Level 1 – inputs are based upon unadjusted quoted prices for identical instruments traded in active markets.


Level 2 – inputs are based upon significant observable inputs other than quoted prices included in Level 1, such as quoted prices for identical or similar instruments in markets that are not active, and model-based valuation techniques for which all significant assumptions are observable in the market or can be corroborated by observable market data for substantially the full term of the assets or liabilities.



F-10







Level 3 – inputs are generally unobservable and typically reflect management’s estimates of assumptions that market participants would use in pricing the asset or liability. The fair values are therefore determined using model-based techniques that include option pricing models, discounted cash flow models, and similar techniques.


The carrying value of the Company’s financial assets and liabilities which consist of cash, accounts receivable, accounts payable and due to director in management’s opinion approximate their fair value due to the short maturity of such instruments.  These financial assets and liabilities are valued using level 3 inputs, except for cash which is at level 1.  Unless otherwise noted, it is management’s opinion that the Company is not exposed to significant interest, exchange or credit risks arising from these financial instruments.

NOTE 5. INTERACTIVE MEDIA TECHNOLOGY SUBJECT TO AMORTIZATON, NET

Intangible assets represent interactive media technology acquired on May 28, 2012. Acquisition costs were $64,500,000 and $0 at June 30, 2012 and 2011, respectively.  These costs are presented on the balance sheet net of impairment charge of $64,500,000 and $0 at June 30, 2012 and 2011, respectively.  The Company issued 900,000,000 shares of common stock for interactive media technology valued at $64,500,000 ($0.072 per share).


NOTE 6. STOCKHOLDERS' EQUITY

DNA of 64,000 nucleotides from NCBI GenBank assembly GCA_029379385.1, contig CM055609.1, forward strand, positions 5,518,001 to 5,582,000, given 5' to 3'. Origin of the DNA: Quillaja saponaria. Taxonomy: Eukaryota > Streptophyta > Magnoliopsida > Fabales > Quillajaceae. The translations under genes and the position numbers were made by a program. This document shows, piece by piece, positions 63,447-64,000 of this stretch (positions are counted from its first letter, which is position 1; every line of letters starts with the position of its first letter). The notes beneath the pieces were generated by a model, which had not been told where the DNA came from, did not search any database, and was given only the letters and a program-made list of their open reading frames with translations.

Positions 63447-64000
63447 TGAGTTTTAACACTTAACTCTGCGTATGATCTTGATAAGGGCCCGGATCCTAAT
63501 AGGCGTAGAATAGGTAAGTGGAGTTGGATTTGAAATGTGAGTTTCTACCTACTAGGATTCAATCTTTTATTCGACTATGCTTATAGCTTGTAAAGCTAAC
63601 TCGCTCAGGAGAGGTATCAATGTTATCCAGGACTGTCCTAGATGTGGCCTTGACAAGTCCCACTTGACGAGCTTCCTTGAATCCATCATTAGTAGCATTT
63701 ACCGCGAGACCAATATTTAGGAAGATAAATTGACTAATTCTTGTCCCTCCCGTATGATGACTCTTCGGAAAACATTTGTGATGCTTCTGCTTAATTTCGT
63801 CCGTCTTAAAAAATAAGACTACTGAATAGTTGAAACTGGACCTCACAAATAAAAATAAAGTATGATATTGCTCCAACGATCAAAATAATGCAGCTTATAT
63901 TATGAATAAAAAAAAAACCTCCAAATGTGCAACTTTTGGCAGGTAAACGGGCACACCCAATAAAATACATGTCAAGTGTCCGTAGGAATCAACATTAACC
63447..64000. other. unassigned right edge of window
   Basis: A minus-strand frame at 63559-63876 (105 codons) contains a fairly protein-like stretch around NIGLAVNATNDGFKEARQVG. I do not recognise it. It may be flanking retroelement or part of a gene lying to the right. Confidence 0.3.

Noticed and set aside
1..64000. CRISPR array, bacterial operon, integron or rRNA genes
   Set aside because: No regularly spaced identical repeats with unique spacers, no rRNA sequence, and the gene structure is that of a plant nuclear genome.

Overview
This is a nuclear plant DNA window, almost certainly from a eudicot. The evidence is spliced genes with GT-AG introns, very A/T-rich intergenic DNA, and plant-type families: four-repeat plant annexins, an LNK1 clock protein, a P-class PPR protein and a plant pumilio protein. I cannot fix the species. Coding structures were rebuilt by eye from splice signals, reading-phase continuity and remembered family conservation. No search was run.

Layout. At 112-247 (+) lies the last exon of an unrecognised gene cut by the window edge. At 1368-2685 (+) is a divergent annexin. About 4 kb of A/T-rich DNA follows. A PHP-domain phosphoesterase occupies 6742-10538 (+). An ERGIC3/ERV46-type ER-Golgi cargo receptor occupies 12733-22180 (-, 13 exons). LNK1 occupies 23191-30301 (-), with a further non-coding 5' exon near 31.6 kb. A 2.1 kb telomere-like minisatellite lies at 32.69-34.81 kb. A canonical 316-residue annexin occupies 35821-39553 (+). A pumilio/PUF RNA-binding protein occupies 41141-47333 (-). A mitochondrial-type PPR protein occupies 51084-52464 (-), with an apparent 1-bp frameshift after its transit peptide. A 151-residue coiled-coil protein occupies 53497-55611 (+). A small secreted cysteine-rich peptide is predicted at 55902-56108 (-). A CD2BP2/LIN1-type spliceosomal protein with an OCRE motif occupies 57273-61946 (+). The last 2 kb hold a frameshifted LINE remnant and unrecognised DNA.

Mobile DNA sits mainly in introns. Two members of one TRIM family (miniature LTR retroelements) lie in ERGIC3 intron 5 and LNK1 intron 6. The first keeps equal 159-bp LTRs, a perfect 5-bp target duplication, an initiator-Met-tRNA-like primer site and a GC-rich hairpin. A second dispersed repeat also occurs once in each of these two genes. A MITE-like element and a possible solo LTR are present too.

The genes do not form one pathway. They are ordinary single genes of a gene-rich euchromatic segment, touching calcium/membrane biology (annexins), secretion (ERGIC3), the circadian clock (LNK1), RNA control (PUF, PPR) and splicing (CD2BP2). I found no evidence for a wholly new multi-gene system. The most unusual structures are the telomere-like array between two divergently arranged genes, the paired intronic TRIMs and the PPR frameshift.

On April 24, 2012, the Company filed a Certificate of Designation creating a series of 1,000,000 shares of preferred stock, par value $0.01 per share, designated as Series A Convertible Preferred Stock.


On May 10, 2012, the Company filed a Certificate of Amendment to its Articles of Incorporation, increasing the number of authorized shares of common stock from 75,000,000 to 500,000,000 and adding 5,000,000 shares of blank check preferred stock, with a par value of $0.01 per share.


On July 20, 2012, the Company’s Board of Directors adopted a resolution and the majority of the Company’s stockholders approved an amendment to the Articles of Incorporation to (i) increase the number of authorized shares of common stock from 500,000,000 to 5,000,000,000 and increase the number of blank check preferred stock from 5,000,000 to 50,000,000 (ii) affect a thirty (30) to one (1) forward stock split of the outstanding shares of common stock, All share and per share information presented in these financial statements has been restated to retroactively reflect this stock split.


The stockholders’ equity of the Company comprises the following classes of capital stock as of June 30, 2012 and 2011:


The authorized Preferred Stock of the Company consists of 49,000,000 shares with $0.01 par value. As of June 30, 2012, there was no issued and outstanding preferred stock.




F-11






The authorized Series A Convertible Preferred Stock of the Company consists of 1,000,000 shares with $0.01 par value. As of June 30, 2012, there was no issued and outstanding Series A Convertible Preferred Stock.


The authorized common stock of the Company consists of 5,000,000,000 shares with $0.001 par value. As of June 30, 2012 and 2011, there were 1,781,550,000 and 212,550,000 common shares issued and outstanding, respectively.